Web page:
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Carbon Monoxide Alarms

Questions and Answers

  1. What are the symptoms of Carbon Monoxide poisoning?
  2. Where should the Carbon Monoxide alarm be placed in the home?
  3. Will one CO alarm be sufficient for an entire dwelling?
  4. What makes Carbon Monoxide so dangerous?
  5. What are some common sources of Carbon Monoxide in a residence?
  6. Why should you be concerned about Carbon Monoxide gas?
  7. What is the source of carbon monoxide?
  8. What should you do if your CO alarm sounds?

1. What are the symptoms of Carbon Monoxide poisoning?

Carbon Monoxide poisoning can strike quickly or build up over time. The initial symptoms of CO poisoning are similar to flu symptoms, headaches, nausea and fatigue. With increased exposure time or CO concentration, the symptoms become more severe, taking the form of drowsiness and confusion. Continued exposure can lead to brain damage and death.

 

2. Where should the Carbon Monoxide alarm be placed in the home?

The alarm should be placed adjacent to any sleeping areas. They may also be placed in areas of the residence where the occupants spend most of their time.

 

3. Will one CO alarm be sufficient for an entire dwelling?

A CO alarm is needed adjacent to any sleeping areas. If you have numerous sleeping areas you would require numerous CO alarms.

 

4. What makes Carbon Monoxide so dangerous?

Carbon Monoxide is an odorless, colourless, and tasteless gas which is very toxic. When Carbon Monoxide is inhaled, it produces an effect known as chemical asphyxiation. Injury is due to the combination of CO with available hemoglobin in the blood, lowering the blood's oxygen-carrying capacity. Even at very low parts per million levels, the body is quickly affected by oxygen starvation. Exposure during sleeping is particularly dangerous because the victim usually does not awaken.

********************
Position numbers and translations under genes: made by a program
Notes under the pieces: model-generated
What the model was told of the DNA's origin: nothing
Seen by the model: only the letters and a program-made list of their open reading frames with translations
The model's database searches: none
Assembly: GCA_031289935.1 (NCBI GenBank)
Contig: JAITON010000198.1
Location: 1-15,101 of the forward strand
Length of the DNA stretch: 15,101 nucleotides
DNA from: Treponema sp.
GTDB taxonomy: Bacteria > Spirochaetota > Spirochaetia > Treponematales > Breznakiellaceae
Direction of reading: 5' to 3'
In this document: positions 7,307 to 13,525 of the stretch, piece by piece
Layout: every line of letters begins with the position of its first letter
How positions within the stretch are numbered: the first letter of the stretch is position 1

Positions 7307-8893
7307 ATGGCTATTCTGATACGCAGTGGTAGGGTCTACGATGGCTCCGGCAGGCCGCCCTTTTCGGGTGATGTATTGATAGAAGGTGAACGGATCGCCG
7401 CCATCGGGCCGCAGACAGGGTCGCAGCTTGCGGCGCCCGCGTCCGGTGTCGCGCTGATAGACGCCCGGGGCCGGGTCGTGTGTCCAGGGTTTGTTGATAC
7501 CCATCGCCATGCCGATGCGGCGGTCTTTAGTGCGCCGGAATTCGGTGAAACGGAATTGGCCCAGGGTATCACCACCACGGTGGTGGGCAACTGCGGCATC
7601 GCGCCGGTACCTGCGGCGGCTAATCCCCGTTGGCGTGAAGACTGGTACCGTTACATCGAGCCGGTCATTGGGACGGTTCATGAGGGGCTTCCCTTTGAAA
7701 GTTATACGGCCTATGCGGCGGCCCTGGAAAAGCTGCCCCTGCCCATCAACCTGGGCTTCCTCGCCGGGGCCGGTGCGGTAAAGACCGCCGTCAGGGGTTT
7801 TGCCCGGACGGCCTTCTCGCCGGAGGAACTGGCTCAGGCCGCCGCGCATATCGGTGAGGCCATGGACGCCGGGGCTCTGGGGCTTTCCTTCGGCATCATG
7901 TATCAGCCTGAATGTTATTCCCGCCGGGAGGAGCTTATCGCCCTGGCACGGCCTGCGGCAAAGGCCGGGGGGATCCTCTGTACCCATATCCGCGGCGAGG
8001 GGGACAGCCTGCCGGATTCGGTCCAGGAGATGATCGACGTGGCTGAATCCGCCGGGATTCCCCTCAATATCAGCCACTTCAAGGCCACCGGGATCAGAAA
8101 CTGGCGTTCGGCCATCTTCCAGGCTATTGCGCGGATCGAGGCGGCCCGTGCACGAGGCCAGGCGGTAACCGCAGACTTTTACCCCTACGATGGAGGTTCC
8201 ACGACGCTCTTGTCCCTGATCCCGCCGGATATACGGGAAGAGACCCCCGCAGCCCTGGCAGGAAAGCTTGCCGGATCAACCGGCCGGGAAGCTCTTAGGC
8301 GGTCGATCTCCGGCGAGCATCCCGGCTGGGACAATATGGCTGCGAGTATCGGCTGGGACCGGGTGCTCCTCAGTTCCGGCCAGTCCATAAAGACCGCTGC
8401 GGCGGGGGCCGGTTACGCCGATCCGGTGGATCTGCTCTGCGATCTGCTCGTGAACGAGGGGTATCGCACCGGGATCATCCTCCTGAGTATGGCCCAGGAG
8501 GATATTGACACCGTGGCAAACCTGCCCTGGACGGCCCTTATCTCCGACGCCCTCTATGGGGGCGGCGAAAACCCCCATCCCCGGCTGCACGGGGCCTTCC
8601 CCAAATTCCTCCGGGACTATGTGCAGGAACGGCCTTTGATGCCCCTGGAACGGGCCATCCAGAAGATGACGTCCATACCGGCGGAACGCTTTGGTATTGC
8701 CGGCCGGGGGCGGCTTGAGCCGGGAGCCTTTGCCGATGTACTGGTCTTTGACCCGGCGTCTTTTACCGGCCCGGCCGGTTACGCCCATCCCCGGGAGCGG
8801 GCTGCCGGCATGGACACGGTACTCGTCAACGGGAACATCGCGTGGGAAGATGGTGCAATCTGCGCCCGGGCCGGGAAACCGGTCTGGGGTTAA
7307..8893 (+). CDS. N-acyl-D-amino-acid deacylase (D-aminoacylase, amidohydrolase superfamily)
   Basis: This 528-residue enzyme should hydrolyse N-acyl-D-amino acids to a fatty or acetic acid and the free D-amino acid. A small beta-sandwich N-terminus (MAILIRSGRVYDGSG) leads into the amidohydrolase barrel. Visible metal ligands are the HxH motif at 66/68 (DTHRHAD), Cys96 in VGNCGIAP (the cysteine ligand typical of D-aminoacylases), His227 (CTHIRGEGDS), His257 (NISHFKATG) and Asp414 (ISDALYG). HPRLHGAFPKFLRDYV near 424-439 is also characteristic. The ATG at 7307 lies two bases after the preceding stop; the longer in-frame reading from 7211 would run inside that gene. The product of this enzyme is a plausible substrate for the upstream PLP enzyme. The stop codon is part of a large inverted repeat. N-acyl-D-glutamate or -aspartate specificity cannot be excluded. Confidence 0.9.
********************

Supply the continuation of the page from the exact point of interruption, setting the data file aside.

5. What are some common sources of Carbon Monoxide in a residence?

The most common causes of CO accumulation in homes include:

  • blocked or poor ventilated fireplace chimney or furnace flue
  • faulty, damaged heating equipment (especially cracked furnace heat exchanges)
  • malfunctioning space heater
  • automobile or lawn mower exhaust in unvented garages

 

6. Why should you be concerned about Carbon Monoxide gas?

Carbon Monoxide or CO is a poisonous gas, which is especially dangerous due to its physical characteristics and effect on the body. It is often referred to as the "SILENT KILLER". There are many potential sources and combinations of conditions that may produce Carbon Monoxide. All are related to the process of incomplete combustion of a fossil fuel. In any enclosed space a small accumulation of CO can be dangerous.

7. What is the source of Carbon Monoxide?

CO is produced by the incomplete combustion of fossil fuels such as natural gas, propane, heating oil, kerosene, coal, charcoal, gasoline and wood. This problem can occur in any device, which depends on burning for heat or energy. For example, furnaces, boilers, room heaters, hot water heaters, stoves, grills and any gasoline engine (i.e. lawn mower) are enclosed on this list of devices.

 

8. What should you do if your CO alarm sounds?

If your CO alarm sounds, you and all members of your household should leave your home immediately. From outside the home, call 9-1-1. Don’t go back inside until the problem has been found and corrected. The Fire Services will inspect your home to find the source of the carbon monoxide.

 

Remember:  When purchasing a CO alarm, please carefully read the manufacturers instructions.